Women in South Korea are slowly changing a corporate culture that lags behind the rest of the country
South Koreans are a bit conflicted about career women. Gender wasn't much of an issue in the selection of a female astronaut to fly this month on the country's first space mission. But when women are seeking workaday corporate jobs, some South Korean men still resist change. Outer space is one thing, but a woman in the next cubicle is something else.
For years, most educated women in South Korea who wanted to work could follow but one career path, which began and ended with teaching. The situation started to change after the 1998 Asian financial crisis. Thousands of men lost their jobs or took salary cuts, and their wives had to pick up the slack by starting businesses in their homes or seeking part-time work. A couple of years later, the government banned gender discrimination in the workplace and required businesses with more than 500 employees to set up child-care facilities. It also created a Gender Equality Ministry.
These days the government hires thousands of women (42% of its new employees last year), many for senior positions in the judiciary, international trade administration, and foreign service. Startups and foreign companies also employ (and promote) increasing numbers of Korean women.
ONE OF THE GUYS
But at the top 400 companies, many of which are family-run conglomerates, it's hard for women to reach the upper ranks. In all, about 8% of working women hold managerial positions. (In the U.S. nearly 51% do.) "We have a long way to go," says Cho Jin Woo, director of the Gender Equality Ministry.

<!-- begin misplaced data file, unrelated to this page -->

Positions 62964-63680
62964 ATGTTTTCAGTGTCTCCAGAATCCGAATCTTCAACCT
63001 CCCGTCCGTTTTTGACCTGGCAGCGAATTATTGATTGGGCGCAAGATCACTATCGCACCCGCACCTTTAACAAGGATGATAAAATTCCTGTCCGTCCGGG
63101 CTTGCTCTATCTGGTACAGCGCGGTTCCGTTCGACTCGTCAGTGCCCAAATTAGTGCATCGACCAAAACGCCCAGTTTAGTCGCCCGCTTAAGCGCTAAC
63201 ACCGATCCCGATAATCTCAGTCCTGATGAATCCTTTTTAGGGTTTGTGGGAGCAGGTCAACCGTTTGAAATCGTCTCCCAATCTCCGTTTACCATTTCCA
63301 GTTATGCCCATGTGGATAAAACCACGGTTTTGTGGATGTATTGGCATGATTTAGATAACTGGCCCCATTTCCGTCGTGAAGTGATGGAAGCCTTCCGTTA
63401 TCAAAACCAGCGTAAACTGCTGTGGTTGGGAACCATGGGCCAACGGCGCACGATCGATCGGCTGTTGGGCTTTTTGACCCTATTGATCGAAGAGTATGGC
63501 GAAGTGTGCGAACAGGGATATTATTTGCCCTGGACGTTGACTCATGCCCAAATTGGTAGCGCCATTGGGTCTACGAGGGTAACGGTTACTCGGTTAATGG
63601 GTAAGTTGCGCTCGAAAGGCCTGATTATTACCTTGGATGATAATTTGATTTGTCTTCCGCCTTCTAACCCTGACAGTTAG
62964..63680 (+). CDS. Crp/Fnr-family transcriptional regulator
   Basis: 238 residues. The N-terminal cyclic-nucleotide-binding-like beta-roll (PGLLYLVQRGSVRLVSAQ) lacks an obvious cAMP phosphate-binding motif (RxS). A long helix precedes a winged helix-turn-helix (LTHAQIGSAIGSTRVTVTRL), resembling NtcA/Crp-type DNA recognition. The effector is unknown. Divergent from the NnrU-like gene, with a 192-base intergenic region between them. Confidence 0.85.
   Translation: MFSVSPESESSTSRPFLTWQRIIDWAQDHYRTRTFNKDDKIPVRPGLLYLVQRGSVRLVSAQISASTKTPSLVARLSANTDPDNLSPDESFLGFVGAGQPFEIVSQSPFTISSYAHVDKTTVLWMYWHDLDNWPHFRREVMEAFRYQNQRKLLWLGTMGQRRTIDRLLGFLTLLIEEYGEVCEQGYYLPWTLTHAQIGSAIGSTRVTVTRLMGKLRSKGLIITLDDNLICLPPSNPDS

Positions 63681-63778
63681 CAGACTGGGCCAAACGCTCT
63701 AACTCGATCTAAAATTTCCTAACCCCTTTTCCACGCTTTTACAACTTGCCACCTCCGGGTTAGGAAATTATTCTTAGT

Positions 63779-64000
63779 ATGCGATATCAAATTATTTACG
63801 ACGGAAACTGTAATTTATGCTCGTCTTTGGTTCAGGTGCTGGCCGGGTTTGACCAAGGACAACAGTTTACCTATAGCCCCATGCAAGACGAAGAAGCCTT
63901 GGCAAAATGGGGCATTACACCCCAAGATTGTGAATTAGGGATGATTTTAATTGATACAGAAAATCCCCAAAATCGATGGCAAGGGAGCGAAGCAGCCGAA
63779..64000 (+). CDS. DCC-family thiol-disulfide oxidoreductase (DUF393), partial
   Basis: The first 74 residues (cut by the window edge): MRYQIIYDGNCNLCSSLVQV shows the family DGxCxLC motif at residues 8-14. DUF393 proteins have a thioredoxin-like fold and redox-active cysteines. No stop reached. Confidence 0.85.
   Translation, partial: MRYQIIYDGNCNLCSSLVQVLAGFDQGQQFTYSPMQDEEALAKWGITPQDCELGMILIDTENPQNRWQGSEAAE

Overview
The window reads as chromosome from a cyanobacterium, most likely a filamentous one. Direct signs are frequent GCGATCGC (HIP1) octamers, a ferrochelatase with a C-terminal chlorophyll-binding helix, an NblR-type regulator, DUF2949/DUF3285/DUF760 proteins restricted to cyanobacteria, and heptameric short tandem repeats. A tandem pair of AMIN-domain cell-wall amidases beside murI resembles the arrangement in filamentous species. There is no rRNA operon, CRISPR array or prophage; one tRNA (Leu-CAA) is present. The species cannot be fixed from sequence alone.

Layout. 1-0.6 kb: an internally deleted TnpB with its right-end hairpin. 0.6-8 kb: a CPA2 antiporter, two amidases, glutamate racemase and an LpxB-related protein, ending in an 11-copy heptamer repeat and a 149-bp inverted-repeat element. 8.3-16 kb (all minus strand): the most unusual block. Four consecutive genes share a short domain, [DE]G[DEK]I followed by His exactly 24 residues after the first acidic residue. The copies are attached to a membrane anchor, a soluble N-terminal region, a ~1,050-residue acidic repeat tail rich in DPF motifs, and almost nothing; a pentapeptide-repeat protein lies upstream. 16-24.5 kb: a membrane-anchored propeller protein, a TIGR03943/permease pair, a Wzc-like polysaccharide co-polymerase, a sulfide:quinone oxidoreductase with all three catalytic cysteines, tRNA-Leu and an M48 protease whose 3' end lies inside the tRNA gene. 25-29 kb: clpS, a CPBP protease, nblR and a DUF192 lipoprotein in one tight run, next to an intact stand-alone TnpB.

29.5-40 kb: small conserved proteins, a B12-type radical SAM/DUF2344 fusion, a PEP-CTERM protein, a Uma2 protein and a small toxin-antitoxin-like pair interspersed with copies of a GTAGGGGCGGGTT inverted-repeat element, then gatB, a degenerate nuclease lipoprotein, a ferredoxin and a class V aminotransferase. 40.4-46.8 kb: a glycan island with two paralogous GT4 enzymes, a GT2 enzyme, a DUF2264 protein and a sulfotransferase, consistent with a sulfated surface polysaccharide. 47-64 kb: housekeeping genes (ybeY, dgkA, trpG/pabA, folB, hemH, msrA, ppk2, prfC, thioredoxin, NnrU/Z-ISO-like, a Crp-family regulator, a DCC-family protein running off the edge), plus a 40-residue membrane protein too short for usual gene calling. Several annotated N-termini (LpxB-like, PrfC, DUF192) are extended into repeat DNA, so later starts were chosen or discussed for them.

South Koreans are grappling with traditional attitudes about women, a hierarchical business culture, and the need to open up the workplace to compete globally. A senior manager at SK Holdings, which controls the giant mobile phone carrier SK Telecom (SKM), says he avoids hiring women because he believes they lack tenacity. When deadlines are tight, he says, "you need people prepared to put in long hours at the office." Park Myung Soon, a 39-year-old woman who is in charge of business development at the carrier, says, "Many men are preoccupied with the notion that women are a different species." To get ahead, Park says she had to achieve 120% of what her male colleagues did—as well as play basketball and drink with them after work. "Luckily, I like sports, and I like to drink," she says.
When Choi Dong Hee joined SK's research arm in 2005, she was the only woman there and had no major assignment until she created one. After conducting a yearlong study, Choi, 30, proposed changing the company's policy to allow subscribers to use any wireless portal. Her managers ignored her. She persisted. Finally, they agreed to let her brief the division head, who agreed to let her make her case to the company chairman. Choi worked on the presentation for three weeks straight, sometimes alone in the office overnight (to her boss's horror). In the end, the company did adopt the open policy she advocated. Now her managers are quick to say that women's perspectives can help SK better serve its customers.
Sonia Kim, who is in charge of TV marketing at Samsung Electronics, says her male colleagues rarely argue with the boss, even if they think he's wrong. Kim, though, persuaded her manager to let her develop a promotional campaign rather than rely on an ad agency she thought had lost its creative edge. Kim also says some of the men used to overturn decisions made during the day while out drinking after hours. Since she and other women at Samsung complained, Kim says, the practice has mostly stopped.